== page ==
“Now just listen.” from the play, “The Bracelet” Harvey states he hasn’t had an affair with the governess, but just a fondness and caring toward her. Their guests leave and Harvey turns to his wife to tell her his true feelings. Ideal for Adult Males ranging from 40-59. 1-2 Mins.
Written By: Alfred Sutro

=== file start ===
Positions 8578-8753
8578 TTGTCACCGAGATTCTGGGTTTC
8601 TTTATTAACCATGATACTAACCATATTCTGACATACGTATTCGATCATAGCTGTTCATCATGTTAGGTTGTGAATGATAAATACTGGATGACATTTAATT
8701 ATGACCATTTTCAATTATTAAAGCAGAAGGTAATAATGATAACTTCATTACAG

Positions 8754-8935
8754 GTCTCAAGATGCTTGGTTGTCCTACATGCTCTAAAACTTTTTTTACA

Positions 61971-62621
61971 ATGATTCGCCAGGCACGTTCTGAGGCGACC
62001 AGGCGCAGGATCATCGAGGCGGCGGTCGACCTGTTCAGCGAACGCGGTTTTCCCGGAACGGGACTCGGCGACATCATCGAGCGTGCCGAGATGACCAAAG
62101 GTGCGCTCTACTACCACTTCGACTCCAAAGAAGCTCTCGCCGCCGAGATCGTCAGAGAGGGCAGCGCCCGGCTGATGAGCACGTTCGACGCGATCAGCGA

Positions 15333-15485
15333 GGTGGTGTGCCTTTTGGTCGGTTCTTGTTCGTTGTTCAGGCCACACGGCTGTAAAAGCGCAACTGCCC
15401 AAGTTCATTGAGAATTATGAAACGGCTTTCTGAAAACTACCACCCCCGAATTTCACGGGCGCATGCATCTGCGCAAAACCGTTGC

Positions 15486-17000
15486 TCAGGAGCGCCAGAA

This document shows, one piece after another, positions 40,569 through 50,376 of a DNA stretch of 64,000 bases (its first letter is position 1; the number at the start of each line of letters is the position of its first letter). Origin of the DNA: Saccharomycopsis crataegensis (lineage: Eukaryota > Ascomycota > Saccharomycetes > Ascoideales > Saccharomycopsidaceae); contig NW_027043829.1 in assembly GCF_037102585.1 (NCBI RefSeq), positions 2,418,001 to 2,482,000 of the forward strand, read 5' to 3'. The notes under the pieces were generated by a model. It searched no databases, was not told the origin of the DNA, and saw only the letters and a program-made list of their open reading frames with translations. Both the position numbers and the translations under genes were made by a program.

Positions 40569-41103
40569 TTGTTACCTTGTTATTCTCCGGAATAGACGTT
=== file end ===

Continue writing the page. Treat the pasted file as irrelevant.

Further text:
Now just listen. I’m going to speak to you—I’m going to say things—things that have been in my heart, in my life, for years. I’m not going to spare you, I’m going to tell you the truth, and the truth, and the truth! We’ve been married ten years. Oh, I know, we were neither of us very young. But anyhow the last five have been nothing but misery for me. Misery—do you hear that? You sitting there, calm and collected—not caring one damn for me—It is, and you know it. The mother of my children! Satisfied with that. Never a word of kindness, or sympathy. And as for—affection! Well, I need something more. And, look here, I’ll tell you. This girl has made life worth living. That’s all. I’d come home at night dog-tired, all day in the City—sick of it, Stock Exchange, office, and the mud and the grime and the worry—there were you, with a nod, ah, Harvey, good evening—and you’d scarcely look up from your Committee Report or your Blue-book, or damned pamphlet or other—I want my wife to care for me! I want her to smile when I come in, and be glad—I want her to love me! You don’t! By the Lord, I’ve sneaked upstairs, gone in and had a peep at the children—well, they’d be asleep. I tell you I’ve been hungry, hungry, for a word, for a look! And there, in the schoolroom, was this girl. I’ve played it low down, I know—she’s fond of me. But I couldn’t help it—I was lonely—that’s what it was. I’ve gone up there night after night. You didn’t know where I was—and you didn’t care. In my study, you thought—the cold, chilly box that you call my study—glad to have me out of the way. Well, there I was, with this girl. It was something to look forward to, in the cab, coming home. It was something to catch hold of, when things went wrong, in that dreary grind of money-making. Her eyes lit up when they saw me. She’d ask me about things—if I coughed, she’d fuss me—she had pretty ways, and was pleased, oh, pleased beyond words, if I brought her home something—